Indigenous Parent Leadership Initiative celebrates graduation of second cohort
Ten individuals were celebrated this week at the second graduation of the Indigenous Parent Leadership Initiative, an intense 22-week program that develops “champions of change” for their community.
This marked the second graduation of the IPLI in White Earth Nation. The most recent graduates join 11 women who graduated last year through the first cohort.
“We (now) have 21 parent advocates; we have 21 heroes … we have 21 leaders in the community,” said Barb Fabre, CEO of Indigenous Visioning and president of All Nations Rise. “Just imagine all the leaders if we keep going with cohorts three, four, five, six. Just imagine what that would look like, imagine what our communities would like, because you’re making that change graduates; you’re making the difference in our communities.”
Each program participant develops a personal passion project designed to empower their community.
The following details each graduate’s plans.
Judd Brown (Gaawbo Makonce)
Judd, a single parent of four children, intends to train through White Bison to become a Warrior Down Support Group facilitator to help individuals returning to their community after incarceration.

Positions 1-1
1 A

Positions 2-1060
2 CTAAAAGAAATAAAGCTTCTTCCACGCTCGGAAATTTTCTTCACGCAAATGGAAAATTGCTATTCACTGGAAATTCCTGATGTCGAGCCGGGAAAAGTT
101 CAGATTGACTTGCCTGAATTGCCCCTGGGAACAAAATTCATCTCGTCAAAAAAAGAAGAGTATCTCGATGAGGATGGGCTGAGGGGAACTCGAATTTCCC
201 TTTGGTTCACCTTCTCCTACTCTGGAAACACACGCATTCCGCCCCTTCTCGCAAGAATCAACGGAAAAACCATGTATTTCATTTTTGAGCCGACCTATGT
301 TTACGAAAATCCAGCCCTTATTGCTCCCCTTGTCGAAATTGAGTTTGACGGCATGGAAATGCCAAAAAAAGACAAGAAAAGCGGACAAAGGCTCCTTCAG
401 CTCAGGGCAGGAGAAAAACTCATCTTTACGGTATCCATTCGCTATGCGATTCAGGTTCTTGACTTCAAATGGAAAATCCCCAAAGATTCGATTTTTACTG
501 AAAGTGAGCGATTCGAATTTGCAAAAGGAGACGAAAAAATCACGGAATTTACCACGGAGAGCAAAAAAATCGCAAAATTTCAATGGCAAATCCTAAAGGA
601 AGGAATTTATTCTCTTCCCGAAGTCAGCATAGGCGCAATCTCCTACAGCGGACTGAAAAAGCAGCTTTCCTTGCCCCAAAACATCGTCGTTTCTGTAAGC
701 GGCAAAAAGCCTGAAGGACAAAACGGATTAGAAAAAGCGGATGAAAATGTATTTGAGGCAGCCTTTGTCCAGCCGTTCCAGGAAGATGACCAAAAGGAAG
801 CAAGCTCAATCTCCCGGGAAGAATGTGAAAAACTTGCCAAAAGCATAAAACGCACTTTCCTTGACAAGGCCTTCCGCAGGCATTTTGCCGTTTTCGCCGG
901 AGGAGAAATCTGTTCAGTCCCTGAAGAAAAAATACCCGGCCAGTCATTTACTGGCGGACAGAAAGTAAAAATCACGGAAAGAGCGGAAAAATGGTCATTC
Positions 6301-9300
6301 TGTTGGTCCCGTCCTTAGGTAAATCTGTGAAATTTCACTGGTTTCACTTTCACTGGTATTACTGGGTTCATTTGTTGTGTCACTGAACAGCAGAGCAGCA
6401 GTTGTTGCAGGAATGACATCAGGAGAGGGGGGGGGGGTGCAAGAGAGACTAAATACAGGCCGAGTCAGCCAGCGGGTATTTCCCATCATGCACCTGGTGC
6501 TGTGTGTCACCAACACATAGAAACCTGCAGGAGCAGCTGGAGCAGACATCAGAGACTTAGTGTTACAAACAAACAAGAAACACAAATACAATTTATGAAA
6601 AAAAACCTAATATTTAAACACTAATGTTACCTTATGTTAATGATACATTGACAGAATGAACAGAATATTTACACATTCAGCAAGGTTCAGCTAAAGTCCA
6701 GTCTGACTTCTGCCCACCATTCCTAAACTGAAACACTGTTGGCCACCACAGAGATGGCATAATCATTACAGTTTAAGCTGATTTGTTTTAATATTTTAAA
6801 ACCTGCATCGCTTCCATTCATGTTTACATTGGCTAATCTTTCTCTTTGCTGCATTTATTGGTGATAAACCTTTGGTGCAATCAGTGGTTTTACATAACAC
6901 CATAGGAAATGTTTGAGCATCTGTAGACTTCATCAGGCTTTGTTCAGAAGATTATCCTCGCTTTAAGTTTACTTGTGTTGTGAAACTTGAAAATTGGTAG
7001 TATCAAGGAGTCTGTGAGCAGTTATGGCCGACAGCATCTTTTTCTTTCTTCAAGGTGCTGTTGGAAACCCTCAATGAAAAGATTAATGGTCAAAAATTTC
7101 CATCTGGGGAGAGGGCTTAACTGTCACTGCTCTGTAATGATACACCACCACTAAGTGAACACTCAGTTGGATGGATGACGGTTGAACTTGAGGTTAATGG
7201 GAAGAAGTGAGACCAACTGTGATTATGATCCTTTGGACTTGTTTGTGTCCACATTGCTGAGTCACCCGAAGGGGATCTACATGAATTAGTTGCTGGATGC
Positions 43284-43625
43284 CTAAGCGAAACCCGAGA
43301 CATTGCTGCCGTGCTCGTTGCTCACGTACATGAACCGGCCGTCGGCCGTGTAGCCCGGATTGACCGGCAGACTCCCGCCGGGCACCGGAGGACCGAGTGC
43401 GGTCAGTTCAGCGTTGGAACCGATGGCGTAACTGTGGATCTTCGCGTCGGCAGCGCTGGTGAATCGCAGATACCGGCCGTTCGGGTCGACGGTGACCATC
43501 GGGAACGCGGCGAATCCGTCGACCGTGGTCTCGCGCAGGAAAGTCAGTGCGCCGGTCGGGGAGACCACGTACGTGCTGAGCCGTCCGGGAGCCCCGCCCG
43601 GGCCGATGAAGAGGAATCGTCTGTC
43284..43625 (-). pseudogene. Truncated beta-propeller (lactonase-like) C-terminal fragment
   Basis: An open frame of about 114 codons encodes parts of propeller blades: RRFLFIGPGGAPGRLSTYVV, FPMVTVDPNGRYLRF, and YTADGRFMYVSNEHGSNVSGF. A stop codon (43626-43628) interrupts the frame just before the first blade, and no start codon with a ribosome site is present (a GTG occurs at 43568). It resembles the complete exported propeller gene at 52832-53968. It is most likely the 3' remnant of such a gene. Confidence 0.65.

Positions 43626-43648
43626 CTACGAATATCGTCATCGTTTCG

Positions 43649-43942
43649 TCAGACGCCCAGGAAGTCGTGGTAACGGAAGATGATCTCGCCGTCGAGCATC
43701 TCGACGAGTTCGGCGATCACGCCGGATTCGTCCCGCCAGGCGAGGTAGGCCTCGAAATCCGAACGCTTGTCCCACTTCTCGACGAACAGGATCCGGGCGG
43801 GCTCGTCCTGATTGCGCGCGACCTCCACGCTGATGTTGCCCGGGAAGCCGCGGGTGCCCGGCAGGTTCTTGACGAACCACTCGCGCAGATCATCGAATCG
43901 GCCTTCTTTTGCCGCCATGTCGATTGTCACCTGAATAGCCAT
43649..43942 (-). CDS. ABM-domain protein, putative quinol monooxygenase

He spoke of his own struggles with addiction after losing a child and a cancer diagnoses, but ultimately finding the “red road” on May 24, 2019, going to college, earning his associate’s degree, and obtaining employment with White Earth Nation as a peer support specialist.
“(I will) begin a support group to help our people to transition back into society in a good way,” he said.
Ashley Bunker (Wase Mo Niimi Kwe)
Ashley’s project is titled “Innaate,” through which she will advocate for the implementation of prevention-oriented child sexual abuse education in schools. This would offer age-appropriate techniques on how to recognize child sexual abuse and how to tell a trusted adult. Ashley is focused on the implementation of Erin’s Law in Mahnomen schools. This law has been adopted in 38 states, including Minnesota.
“My project is to shine light on the silent epidemic of child sexual abuse … in our schools and education communities,” she said. “I believe the more we discuss this issue, the more we can prevent child sexual abuse.”
She is scheduled to address the Mahnomen School Board in August.
“I would also like to collaborate with White Earth Public Health and the Naytahwaush charter school and eventually expand into all the schools in our area,” she said.
She said that 1 in 4 girls and 1 in 6 boys will be sexually assaulted by the age of 18 and only 1 of 10 will ever talk about it.
“Ninety percent of our children are abused by someone they know,” she said. “I believe this will encourage our children to use their voice to stand up for themselves and break generational cycles.”
Mykee Brown (Makwa Midewiyaanikwe)
Mykee’s project aims to create a community-based gathering, growing in wisdom by looking seven generations back and seven generations ahead.